Since incumbent Republicans are in favor of gay marriage, it’s clear—gays are out. Recently Senator Rob Portman (R-Ohio) and Senator Mark Kirk (R-Illinois) have endorsed marriage equality. LGBTs are no longer that group Republicans can win elections by promising to keep them away from us. The GOP swore to protect marriage and on their watch the altar was altered anyway. Now the party of Lincoln is gay-friendly, or at least not as successfully gay-hostile.
Also, Latinos can no longer be characterized as an invading force hell bent on killing us all (remember “the fajita flu?”). Self-deportation, a Republican policy idea to make this country so unpleasant for people who appear to be Mexican that they leave, has attempted to self-deport since Republicans figured out Latinos are also votantes (voters). They are now reaching out to Latinos or as Senator Rand Paul said at the Hispanic Chamber of Commerce, “I am a fan of Gabriel Garcia Marquez.”
With no more gays and Latinos to kick around, who’s next? I’m guessing Republicans are not going to run on sound public policy ideas. It’s not that I’ve become cynical watching the Grand Old Party gain ground by telling minority groups to get off their lawn. It’s just that I’m a realist. Republicans have enjoyed the fruits of the Southern strategy (aka the art of blaming “the others”)—it’s not easy to just turn that off.
Who’s next? Perhaps people on food stamps: currently one fifth of the country.
Conservatives have already shown a healthy disdain for people who receive any government aid but reserve special scorn for those on food stamps. About 47.8 million Americans are on the program. During the election, presidential candidate Newt Gingrich said, “The African-American community should demand paychecks and not be satisfied with food stamps.” People on the Supplemental Nutrition Assistance Program (SNAP) are at an all-time high because, well, poverty is at an all-time high. Who’s easier to raise your voice at than the voiceless? I mean, the working-impoverished should be clever enough to ask their parent’s for a loan, right? Republicans should be licking their chops to get a bite out of America’s hungry.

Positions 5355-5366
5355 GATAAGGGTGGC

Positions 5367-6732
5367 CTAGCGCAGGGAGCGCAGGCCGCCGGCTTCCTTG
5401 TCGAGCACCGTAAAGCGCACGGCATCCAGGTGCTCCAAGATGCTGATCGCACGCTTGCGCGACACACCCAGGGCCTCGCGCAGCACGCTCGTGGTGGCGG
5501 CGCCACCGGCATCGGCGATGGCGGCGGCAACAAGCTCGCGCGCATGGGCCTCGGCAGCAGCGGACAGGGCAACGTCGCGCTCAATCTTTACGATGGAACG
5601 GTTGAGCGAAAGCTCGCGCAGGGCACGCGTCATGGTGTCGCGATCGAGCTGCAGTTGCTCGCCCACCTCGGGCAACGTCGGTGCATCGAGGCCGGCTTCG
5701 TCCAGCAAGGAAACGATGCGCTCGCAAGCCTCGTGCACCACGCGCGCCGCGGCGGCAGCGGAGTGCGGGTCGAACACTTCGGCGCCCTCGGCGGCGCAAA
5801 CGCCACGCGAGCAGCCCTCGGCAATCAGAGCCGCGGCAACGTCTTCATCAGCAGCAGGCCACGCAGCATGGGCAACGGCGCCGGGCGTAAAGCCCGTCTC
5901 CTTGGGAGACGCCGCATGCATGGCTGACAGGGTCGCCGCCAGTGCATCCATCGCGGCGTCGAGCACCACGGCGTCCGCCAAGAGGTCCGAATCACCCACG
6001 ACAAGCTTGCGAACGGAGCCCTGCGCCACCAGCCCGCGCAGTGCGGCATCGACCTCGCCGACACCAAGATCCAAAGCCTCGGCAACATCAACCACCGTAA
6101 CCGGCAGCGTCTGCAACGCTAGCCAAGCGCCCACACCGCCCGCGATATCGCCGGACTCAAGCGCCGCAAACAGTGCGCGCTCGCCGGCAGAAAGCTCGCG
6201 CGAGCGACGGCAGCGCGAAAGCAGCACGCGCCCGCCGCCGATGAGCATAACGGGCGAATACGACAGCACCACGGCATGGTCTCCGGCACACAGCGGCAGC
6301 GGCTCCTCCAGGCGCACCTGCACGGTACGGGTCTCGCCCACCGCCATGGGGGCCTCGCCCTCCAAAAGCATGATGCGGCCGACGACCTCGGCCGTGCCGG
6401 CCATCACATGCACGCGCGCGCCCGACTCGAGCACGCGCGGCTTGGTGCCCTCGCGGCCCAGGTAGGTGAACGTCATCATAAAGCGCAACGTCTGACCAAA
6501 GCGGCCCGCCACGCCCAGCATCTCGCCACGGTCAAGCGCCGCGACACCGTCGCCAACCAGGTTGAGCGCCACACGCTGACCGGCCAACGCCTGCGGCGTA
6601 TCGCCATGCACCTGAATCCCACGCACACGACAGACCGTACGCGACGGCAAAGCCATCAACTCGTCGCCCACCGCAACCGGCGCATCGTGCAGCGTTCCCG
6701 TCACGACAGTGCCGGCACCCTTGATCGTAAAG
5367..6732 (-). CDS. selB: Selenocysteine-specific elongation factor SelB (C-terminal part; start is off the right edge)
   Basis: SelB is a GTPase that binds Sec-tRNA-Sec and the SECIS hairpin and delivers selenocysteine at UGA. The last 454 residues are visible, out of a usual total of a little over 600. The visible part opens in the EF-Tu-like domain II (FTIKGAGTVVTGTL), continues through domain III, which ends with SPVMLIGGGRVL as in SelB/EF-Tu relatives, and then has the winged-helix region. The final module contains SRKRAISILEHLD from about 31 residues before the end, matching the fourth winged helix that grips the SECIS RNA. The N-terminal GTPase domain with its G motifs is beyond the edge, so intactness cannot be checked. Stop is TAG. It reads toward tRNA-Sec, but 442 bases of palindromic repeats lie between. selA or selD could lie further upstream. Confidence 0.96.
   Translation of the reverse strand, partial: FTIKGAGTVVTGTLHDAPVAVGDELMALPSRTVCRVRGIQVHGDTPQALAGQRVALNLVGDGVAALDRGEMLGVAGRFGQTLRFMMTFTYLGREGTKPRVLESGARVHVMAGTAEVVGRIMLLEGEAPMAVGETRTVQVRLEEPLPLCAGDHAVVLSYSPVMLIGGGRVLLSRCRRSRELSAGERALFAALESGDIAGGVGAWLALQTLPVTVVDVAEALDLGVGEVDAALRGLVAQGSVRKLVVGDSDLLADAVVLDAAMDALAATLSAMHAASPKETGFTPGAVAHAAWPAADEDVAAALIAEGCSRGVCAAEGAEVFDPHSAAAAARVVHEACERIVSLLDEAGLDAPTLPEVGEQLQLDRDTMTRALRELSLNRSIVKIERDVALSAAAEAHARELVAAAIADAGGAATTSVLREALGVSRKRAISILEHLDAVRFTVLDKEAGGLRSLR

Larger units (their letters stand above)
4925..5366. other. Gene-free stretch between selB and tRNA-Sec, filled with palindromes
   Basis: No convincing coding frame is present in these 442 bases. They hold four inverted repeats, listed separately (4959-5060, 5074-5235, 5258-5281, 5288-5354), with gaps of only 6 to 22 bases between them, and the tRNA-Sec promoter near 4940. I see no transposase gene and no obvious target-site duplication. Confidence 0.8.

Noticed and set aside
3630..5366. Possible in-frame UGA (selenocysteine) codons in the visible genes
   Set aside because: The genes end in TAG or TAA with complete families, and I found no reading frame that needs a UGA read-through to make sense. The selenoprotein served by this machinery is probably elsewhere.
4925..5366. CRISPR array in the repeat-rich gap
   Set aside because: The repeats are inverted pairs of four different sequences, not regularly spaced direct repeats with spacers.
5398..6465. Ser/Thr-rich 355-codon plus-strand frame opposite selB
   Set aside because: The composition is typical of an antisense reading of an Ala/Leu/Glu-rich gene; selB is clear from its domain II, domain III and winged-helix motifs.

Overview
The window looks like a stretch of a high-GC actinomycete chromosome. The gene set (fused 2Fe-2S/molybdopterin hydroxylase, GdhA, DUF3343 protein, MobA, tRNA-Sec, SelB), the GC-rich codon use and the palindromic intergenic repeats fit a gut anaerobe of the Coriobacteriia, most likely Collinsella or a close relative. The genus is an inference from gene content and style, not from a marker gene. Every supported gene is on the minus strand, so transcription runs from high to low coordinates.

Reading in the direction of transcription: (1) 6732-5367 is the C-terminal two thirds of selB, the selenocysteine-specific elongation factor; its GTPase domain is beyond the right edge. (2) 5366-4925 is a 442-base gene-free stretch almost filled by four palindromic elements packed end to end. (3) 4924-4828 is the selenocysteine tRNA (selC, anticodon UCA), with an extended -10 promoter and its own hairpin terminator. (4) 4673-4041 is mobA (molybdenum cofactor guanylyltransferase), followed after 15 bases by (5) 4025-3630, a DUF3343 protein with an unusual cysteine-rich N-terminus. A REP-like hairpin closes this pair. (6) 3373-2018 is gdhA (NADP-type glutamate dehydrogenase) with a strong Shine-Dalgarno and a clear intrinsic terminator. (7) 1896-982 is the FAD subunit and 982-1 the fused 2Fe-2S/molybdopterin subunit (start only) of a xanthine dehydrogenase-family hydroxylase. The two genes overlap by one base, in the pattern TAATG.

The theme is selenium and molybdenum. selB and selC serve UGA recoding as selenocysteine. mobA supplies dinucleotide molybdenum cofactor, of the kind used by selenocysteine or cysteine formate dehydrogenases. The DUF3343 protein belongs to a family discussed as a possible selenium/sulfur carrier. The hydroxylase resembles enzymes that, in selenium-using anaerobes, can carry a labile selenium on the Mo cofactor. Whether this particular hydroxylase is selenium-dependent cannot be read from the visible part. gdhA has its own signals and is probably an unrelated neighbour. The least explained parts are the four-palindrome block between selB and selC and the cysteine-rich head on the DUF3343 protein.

But let’s not forget children on welfare!
Tennessee lawmakers have floated a bill to deduct 30 percent of benefits from families on Temporary Assistance for Needy Families if children don’t get good grades. These kids are getting free school plus a whopping $185 a month for their family to live on?! The poor kid in school everyone picked on for wearing the same sweater every day? Up till now they’ve had it too easy. They could be crowned the Republican’s new welfare queen!
Don’t forget non-Christians!
North Carolina Republicans have introduced a bill saying the part of the First Amendment specifying the state shouldn’t establish a religion doesn’t apply to them. The bill reads: “Each state in the union is sovereign and may independently determine how that state may make laws respecting an establishment of religion.” An official state religion? Why has no one thought to do this before?! Why has no one looked at Saudi Arabia and thought, “This place is great! We should make North Carolina more like it!” But since Americans have made the mistake of letting Buddhists, Hindus, Atheists, Muslims, Jews and Scientologists live here, now they can redeem themselves by letting the GOP malign them to turn out the Republican base.
I’m sure there are many more for Republicans to choose from. Hatred of the French is cyclical. Scientists have an annoying way of disagreeing with Republicans. “Sluts” should also get at least an honorable mention as a potential group. Since conservatives have been against certain kinds of marriages, single mothers have gotten a pass. They could make a comeback. But as long as Republicans don’t stand for anything other than freedom for corporations, they will need to find a group of people to be their boogieman.
Without gays and Latinos, Republicans are just cradling their crosshairs with nothing to point it at. But don’t worry, they’ll find one soon enough.
Tina Dupuy is an award-winning writer and the editor-in-chief of TheContributor.com. Tina can be reached at email@example.com.